Detecting and characterizing tumor cells is critical for understanding cancer biology
Tumor cells change and display tremendous heterogeneity
Current cell sorting methods use antibodies for detection, but are inadequate as antigens can change over time, between patients, and after treatment
Circulating tumor cells (CTCs) are important rare cells that are crucial for understanding cancer biology and have great diagnostic value and are difficult to reliably detect using antibody-based methods.
Drug companies can use LumaCyte's Radiance instrument to understand changes in cell phenotype in response to drug candidates in pre-clinical research and testing
The Radiance™ instrument can:
Label Free Detection of t-Cell activation
Quantify response of tumor cells to drug candidates using label-free analysis
Identify, characterize, and sort cancerous cell phenotypes
Quantitatively measure the changes in the cell's cytoskeleton which is known to correlate with metastatic potential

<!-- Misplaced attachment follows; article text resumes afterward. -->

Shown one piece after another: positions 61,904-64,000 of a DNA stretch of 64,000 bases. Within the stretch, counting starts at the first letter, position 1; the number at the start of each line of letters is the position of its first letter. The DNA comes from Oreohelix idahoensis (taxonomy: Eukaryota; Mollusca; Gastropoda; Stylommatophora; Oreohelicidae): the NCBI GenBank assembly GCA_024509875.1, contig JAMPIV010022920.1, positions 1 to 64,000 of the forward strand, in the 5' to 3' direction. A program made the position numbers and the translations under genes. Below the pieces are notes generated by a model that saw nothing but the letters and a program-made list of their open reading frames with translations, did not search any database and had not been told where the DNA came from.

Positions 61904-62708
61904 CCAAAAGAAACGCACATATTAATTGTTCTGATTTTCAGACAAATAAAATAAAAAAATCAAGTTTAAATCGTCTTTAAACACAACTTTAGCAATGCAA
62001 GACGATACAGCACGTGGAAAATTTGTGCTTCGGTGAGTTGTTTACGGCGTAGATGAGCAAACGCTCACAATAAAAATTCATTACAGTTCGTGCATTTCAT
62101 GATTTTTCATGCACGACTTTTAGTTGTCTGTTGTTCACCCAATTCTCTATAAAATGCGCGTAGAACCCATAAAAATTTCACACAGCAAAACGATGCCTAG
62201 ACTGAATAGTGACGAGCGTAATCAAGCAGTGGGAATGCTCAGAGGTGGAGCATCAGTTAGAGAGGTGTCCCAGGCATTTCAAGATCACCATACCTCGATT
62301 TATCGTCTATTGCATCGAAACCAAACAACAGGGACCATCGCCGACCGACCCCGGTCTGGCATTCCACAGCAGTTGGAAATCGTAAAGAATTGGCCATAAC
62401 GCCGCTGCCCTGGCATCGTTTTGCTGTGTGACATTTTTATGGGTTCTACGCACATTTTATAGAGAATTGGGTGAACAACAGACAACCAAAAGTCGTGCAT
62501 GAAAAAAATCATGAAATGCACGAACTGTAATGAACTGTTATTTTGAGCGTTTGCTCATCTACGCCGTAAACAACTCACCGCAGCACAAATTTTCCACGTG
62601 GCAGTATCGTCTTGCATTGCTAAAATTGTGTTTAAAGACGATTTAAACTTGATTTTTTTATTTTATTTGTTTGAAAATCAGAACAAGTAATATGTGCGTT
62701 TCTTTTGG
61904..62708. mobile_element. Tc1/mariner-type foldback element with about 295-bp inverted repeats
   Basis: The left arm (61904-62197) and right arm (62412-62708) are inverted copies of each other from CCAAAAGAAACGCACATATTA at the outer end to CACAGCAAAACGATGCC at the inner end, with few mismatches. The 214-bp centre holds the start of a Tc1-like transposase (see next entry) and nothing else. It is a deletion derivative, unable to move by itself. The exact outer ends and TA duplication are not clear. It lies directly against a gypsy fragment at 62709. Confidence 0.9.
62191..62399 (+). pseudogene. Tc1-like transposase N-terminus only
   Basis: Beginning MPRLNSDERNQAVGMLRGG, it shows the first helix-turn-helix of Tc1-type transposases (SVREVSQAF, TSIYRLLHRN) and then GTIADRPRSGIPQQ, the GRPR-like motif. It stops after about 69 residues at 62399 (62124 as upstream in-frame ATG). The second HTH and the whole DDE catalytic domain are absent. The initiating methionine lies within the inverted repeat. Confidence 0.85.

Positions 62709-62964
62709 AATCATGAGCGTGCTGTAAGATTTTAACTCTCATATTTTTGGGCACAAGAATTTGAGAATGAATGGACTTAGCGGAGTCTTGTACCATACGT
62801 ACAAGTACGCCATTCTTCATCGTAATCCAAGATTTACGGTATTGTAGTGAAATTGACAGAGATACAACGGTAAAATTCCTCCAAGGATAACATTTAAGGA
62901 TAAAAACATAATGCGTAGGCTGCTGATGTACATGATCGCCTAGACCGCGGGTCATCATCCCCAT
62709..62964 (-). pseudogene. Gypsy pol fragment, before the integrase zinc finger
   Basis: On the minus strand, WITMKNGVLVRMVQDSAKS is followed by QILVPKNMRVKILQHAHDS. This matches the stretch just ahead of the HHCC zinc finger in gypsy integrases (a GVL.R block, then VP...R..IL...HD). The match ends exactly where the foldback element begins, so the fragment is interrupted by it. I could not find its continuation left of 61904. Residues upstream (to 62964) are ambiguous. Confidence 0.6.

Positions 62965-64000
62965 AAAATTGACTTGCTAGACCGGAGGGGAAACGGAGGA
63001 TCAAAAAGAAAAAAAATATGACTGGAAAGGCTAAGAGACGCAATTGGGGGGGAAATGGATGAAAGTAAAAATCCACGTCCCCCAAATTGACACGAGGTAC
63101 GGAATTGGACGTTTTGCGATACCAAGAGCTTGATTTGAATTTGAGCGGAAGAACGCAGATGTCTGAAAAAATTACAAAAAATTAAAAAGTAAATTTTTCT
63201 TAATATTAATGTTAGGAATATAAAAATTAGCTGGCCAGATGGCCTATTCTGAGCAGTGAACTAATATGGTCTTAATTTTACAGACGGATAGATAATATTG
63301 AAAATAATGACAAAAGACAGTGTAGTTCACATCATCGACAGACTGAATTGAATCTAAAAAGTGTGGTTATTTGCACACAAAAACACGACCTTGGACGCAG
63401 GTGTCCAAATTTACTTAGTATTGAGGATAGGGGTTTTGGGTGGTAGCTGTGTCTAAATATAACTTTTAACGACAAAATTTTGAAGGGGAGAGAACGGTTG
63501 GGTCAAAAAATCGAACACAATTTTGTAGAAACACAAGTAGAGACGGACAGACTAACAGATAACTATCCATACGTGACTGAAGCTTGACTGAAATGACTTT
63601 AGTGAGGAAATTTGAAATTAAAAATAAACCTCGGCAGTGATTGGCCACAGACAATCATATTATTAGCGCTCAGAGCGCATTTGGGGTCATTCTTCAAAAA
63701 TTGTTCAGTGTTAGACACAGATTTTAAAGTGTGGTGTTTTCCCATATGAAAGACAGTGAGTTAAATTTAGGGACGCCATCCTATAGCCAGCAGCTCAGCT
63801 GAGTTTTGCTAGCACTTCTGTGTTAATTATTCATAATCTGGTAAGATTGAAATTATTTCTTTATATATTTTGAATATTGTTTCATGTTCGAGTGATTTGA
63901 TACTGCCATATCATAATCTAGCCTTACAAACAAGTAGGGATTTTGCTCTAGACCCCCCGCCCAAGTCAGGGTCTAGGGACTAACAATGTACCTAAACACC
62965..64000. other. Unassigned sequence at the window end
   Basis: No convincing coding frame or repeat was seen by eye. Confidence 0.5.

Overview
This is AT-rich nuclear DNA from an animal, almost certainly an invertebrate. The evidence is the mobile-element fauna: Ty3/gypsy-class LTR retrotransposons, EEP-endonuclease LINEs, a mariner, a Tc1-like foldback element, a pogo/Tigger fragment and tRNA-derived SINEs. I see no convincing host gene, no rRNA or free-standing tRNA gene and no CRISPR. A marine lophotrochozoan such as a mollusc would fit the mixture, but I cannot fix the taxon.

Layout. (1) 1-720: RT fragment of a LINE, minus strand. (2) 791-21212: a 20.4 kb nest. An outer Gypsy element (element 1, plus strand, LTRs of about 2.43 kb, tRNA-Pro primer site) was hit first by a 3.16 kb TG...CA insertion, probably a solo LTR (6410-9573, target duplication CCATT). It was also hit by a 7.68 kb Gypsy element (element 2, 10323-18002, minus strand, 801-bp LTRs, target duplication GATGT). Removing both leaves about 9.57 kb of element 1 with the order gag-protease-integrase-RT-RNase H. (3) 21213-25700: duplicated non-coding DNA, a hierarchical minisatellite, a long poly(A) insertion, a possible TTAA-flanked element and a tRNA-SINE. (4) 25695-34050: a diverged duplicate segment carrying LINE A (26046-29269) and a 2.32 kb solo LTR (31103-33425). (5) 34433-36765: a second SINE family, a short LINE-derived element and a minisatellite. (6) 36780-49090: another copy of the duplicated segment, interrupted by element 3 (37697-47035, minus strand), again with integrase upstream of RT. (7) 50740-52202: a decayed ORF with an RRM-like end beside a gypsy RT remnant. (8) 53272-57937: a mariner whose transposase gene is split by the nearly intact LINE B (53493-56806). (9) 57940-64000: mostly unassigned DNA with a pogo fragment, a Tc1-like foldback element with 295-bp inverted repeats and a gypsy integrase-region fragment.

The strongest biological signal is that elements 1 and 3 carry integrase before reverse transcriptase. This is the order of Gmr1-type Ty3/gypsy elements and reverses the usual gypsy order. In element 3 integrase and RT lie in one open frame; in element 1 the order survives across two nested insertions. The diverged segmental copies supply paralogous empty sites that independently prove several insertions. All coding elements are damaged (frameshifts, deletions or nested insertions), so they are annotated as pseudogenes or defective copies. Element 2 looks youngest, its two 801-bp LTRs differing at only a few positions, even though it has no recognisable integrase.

Analysis of tumor cells and their response to drug candidates is an important part of the drug discovery process. Current state-of-the-art cell analysis and sorting instruments rely almost exclusively on antibody labeling of surface markers in both cell lines and primary cells. This approach is limited because these antibody markers can alter the cells being studied, resulting in poor drug candidate selections[2,3]. For primary cells, the markers can change or disappear over time during patient treatment and vary greatly from patient to patient[4-6]. Subtle changes in cells and populations can be detected using LumaCyte’s label-free technology resulting in better drug candidate assessment.